Can't take media's snow jobs

Explaining last week's bust of a blizzard with "accumulation forecasts that came too high" is beyond an understatement ("Snow: Former local weather service boss fires back at Christie,", Wednesday). That's part of the issue, but the bigger issue is the media coverage - the storm was being forecast as potentially "historic" and "life-threatening."

Combine that with the forecast of 6 to 10 inches of snow in early February, when much of the area barely got a dusting, and you can see the source of people's frustration.

The local TV news coverage only contributed to this situation. Who needs to know what a polar vortex is, how many tons of road salt might be needed, or the exact wind gusts - 60 m.p.h. in Allentown, 54 m.p.h. in Phoenixville, only 49 m.p.h. in Dover? How about, "Expect very high wind gusts," and be done? Who needs all these details and so much information?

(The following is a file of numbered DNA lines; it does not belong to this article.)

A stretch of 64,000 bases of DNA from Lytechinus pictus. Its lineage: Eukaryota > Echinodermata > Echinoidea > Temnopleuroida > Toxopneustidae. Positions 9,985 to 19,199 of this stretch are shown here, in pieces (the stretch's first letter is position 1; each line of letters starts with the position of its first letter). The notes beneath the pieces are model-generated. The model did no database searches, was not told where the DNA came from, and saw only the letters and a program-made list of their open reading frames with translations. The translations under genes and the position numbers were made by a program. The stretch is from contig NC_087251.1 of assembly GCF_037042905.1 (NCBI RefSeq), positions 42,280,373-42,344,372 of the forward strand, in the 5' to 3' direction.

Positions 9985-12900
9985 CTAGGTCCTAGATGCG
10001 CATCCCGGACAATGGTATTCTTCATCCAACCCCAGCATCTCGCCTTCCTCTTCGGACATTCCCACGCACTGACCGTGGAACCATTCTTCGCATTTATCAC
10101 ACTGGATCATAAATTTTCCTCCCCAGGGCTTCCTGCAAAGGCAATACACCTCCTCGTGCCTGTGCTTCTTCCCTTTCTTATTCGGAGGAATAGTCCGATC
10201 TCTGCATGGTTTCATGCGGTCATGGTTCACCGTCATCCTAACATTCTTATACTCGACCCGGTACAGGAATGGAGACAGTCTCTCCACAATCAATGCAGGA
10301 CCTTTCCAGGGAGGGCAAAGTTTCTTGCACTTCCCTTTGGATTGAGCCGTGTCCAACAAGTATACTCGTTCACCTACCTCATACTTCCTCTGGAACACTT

I get it - it's difficult to call these storms, to predict the exact track and snow totals, but there needs to be a much better balance of reporting. It's tough to go from potentially "historic" and "life-threatening" to only 4 to 6 inches of snow, with some ice, without causing frustration and skepticism.

|Bryan Baker, Philadelphia

Oppose Pa. ban of 'sanctuaries'

The Pennsylvania Senate's vote in support of a bill that would prevent municipalities and counties from designating themselves as "sanctuary cities" is a prime example of our state's unwillingness to stand up to bullying by the federal government.

The Trump administration intends to rid our country of immigrants by forcing cities and counties across the United States to ignore legality and morality by detaining immigrants (including families and children) at the behest of the federal government, without probable cause. It requires local law enforcement to follow "immigration orders" from the federal Immigration and Customs Enforcement agency - or else. Or else what?